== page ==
Orange juice is a classic beverage. Kids never tire of it and adults love to enjoy a glass (possibly with champagne) with brunch on the weekends. Not all orange juices are created equal, and we feel responsible to point this out to you. National Orange Juice Day is annually observed on May 4th, and we need to drop some pearls of wisdom about this seemingly innocent and healthy juice.
Florida’s Natural, Tropicana, Simply Orange, Minute Maid, and other brands all have different flavor profiles, and not one tastes like freshly squeezed orange juice. Even “not from concentrate” orange juice doesn’t taste like the fresh stuff. You just can’t beat the flavor profile and nutritional value of fresh OJ. Do you know why this is?
Here’s The Juice On OJ:
Once oranges are squeezed to extract the juice, it easily spoils. Anyone who has ever made fresh orange juice knows that it doesn’t last for more than a few days. Orange juice companies need time to bottle, ship, and sell it before the juice goes bad, so they remove oxygen to preserve the juice. This step can make a carton of OJ good for up to one year, but it also removes all the flavor. In order to make orange juice flavorful, companies hire fragrance companies (yes, the same people who develop perfumes) to create flavor packs that have the essence and oil of orange.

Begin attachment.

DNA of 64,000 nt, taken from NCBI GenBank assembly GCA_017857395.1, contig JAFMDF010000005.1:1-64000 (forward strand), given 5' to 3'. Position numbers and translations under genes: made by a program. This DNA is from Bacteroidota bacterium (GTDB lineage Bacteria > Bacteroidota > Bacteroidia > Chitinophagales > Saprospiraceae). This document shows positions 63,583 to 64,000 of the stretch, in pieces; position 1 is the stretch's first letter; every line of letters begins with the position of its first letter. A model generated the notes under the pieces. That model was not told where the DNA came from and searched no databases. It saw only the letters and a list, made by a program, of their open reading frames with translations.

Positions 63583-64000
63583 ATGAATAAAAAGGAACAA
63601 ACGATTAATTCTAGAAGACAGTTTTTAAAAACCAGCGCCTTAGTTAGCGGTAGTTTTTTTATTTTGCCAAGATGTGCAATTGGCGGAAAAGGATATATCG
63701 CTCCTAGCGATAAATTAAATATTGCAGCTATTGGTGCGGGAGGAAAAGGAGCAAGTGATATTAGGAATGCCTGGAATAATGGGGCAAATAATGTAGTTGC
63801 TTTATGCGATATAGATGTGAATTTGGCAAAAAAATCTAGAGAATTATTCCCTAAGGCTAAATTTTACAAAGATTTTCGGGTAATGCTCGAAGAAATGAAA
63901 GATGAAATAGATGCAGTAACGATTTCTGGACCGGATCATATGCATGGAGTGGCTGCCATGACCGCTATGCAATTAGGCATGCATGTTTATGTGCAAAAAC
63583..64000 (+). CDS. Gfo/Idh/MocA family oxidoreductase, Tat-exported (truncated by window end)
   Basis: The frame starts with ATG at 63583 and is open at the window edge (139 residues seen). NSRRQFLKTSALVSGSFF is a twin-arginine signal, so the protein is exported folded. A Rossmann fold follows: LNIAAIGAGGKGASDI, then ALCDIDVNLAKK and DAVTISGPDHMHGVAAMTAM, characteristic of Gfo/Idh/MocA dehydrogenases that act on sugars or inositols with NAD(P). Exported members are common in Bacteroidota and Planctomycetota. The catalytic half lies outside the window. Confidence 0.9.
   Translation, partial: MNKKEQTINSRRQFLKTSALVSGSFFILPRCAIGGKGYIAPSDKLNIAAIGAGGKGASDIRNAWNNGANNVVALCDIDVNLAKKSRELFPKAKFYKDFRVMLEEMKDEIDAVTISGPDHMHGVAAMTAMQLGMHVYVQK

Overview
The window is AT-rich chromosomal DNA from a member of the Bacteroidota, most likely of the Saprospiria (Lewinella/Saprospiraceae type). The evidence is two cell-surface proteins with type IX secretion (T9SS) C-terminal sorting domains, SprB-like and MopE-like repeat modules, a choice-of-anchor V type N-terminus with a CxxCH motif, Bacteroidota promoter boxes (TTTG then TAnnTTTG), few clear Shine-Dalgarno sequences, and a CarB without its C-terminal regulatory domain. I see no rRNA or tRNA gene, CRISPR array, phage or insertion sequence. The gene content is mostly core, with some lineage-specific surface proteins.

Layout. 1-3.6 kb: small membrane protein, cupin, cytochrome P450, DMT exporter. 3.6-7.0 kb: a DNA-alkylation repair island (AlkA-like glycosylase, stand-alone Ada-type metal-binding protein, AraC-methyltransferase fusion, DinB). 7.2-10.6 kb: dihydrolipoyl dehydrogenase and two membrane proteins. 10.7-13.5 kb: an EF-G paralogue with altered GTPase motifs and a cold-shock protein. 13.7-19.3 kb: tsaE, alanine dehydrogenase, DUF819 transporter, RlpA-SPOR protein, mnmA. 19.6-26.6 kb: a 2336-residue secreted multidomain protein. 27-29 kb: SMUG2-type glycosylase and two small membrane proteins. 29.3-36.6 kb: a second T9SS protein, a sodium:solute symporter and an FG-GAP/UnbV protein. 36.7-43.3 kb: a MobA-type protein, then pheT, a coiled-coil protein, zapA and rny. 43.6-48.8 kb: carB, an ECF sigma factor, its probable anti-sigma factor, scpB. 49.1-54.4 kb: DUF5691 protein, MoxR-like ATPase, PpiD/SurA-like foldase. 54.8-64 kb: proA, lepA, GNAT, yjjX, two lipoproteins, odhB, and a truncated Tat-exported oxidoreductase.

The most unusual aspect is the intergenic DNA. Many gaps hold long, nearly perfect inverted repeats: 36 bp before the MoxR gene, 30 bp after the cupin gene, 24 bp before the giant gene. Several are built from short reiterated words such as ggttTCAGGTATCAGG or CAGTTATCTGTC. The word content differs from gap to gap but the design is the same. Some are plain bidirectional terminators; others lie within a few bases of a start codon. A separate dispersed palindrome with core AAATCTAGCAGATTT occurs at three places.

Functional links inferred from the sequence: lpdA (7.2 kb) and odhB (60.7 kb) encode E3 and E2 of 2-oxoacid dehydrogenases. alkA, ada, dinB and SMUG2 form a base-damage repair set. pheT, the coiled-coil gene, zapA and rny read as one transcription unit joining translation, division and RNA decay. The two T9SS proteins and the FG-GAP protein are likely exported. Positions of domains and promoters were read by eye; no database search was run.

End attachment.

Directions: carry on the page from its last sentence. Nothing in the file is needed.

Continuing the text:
The Dirty Little Secret About Store Bought OJ:
If artificial flavors are used, they should be on the ingredient list, right? The companies found a loophole because the flavors are derived from oranges, meaning companies don’t need to disclose all the ingredients in the carton. This is why you will often see “natural flavors” on the ingredient list. What this means is that 100% pure orange juice is not as pure as you think it is.
How The Juice Industry Titans Get Away With It:
The Food and Drug Administration (FDA) doesn’t require companies to list flavor packs on labels of pasteurized orange juice because they are derived from oranges. This means that companies can call 100% pure orange juice exactly that. In fact, Tropicana used to have a jingle, “squeeze me a glass,” for a commercial in the mid-1980s, despite the fact that nothing was freshly squeezed about the juice. This move to “not from concentrate” stepped away from the previous “ready to serve” frozen juice varieties, even though both varieties were neither pure nor fresh.
In 2009, Alissa Hamilton wrote a book entitled Squeezed: What You Don’t Know About Orange Juice. Hamilton aimed to disrupt the “all natural” labeling tactics and expose store bought orange juice for what it was. Several years after Hamilton’s book was published, many people filed lawsuits against PepsiCo, which owns Tropicana, for false advertising and excluding chemicals from labels.
Truthfully, store bought orange juice contains a lot of sugar and processed ingredients, both of which contribute to obesity and diabetes. A tall glass of store bought orange juice may have similar sugar content to a 12-ounce can of Coca Cola. The sad reality is that orange juice is low on the FDA’s list of priorities. All of this is to say that you should not blindly trust every label because the truth isn’t there. If you are going to enjoy a glass of orange juice, make some freshly squeezed orange juice from real oranges. That’s the best way to celebrate National Orange Juice Day.